Managing money is one of those important life skills that parents try to instill in their kids before they leave the nest. Unfortunately, there are no step-by-step instructions for teaching your kids to be responsible money managers. It takes time and effort on your part to help your children learn the healthy money habits that will last a lifetime.
The Consumer Financial Protection Bureau (CFPB) has a great resource for parents and caregivers that contains tools and tips to help kids develop money skills. They’ve divided their guide into three “building blocks” of financial development. This is a great framework to approach teaching financial literacy to kids – so we are sharing some of the key points in this article.
Building Block 1: Building executive function
Research has shown that being able to manage money successfully in adulthood requires a slew of cognitive abilities, such as impulse control, future-oriented skills and the ability to delay gratification, to name a few.
During early childhood (ages 3 – 5) you can help your children build these skills by helping them:
- Stay focused.
- Make plans.
- Follow directions.
- Complete tasks.
- Solve problems.
The early childhood section of the CFPB site has some very useful games and conversation tools to foster these types of activities.
Building Block 2: Building money habits and values
This phase, which can also be considered the “economic socialization” phase, is all about obtaining values, attitudes, knowledge and behaviors to provide context for financial practices. In addition, it encompasses “the development of attitudes, values and standards that will ultimately either support or hinder financial capability and well-being.”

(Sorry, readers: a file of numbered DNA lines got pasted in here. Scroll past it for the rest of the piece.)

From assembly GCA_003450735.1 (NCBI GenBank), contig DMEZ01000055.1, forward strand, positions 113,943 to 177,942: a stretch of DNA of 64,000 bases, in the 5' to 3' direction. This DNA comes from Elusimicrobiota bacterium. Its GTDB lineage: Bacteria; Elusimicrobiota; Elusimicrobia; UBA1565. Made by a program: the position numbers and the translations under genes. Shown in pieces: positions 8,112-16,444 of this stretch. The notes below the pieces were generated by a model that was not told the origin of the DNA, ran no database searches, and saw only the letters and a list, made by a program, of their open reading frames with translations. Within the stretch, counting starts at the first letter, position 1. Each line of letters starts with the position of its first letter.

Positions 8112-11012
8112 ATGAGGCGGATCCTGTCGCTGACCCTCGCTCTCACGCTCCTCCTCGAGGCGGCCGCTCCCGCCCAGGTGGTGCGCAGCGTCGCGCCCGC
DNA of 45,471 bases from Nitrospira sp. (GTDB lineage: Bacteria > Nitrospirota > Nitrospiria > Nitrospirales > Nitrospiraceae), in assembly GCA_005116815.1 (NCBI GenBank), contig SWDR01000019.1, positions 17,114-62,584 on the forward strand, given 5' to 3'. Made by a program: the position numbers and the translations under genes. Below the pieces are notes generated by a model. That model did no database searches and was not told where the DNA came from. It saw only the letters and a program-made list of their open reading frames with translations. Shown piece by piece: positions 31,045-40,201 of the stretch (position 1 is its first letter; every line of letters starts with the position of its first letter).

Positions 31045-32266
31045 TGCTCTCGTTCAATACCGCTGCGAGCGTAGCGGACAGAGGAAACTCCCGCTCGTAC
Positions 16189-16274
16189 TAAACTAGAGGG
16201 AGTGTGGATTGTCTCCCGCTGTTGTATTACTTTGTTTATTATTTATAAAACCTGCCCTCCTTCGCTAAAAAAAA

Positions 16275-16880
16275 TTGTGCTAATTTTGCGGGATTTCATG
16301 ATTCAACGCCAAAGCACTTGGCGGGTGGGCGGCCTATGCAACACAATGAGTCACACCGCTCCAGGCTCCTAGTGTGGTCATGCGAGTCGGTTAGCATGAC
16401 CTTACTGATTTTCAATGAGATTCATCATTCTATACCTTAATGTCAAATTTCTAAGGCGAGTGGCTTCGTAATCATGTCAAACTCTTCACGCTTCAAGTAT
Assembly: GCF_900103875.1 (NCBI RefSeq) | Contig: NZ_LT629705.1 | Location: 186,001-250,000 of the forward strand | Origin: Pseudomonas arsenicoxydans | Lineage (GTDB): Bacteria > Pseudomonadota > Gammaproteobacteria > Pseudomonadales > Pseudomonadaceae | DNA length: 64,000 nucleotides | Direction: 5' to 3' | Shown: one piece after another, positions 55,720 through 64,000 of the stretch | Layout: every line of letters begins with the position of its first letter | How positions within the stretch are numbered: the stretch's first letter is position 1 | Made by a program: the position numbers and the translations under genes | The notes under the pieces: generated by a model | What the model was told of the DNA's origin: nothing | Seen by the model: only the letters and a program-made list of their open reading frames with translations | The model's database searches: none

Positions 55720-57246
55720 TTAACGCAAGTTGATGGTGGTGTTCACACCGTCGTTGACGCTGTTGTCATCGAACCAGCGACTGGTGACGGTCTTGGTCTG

As your middle schooler begins to interact with the financial world around them, it’s important that you help them with the day-to-day habits that will impact how they spend money and save as they get older.
One way to do this is to use real-life scenarios as teaching tools. For example, take them to the bank to open a savings account and have the banker explain what happens to the money once deposited. Have your child review a check at the restaurant. When you use your credit card to buy groceries, talk to your kids about the chain of events that has been set in motion as a result of that transaction.
Here are some additional resources for this age group.
Building Block 3: Practicing money skills and decision-making
As your middle schoolers turn into teens they begin to take on more responsibility managing money. They will have their first jobs, possibly get a credit card and maybe even sign a lease. As the stakes grow, so do the risks.
Because of this, it’s more important than ever to stay involved in your kids’ financial lives. Your supervision, guidance and feedback are important to help your teens learn how to navigate the world of money in a successful manner.
Continue to model good money management practices. Talk about financial topics – like compound interest, taxes, budgeting. Also, find ways for your kids to practice their financial skills with your supervision.
For more ideas on how to coach this age group, check out this section of the CFPB site.
If you have any questions about teaching kids money management tools, or would like our help in doing so, please reach out to your local MidWestOne banker.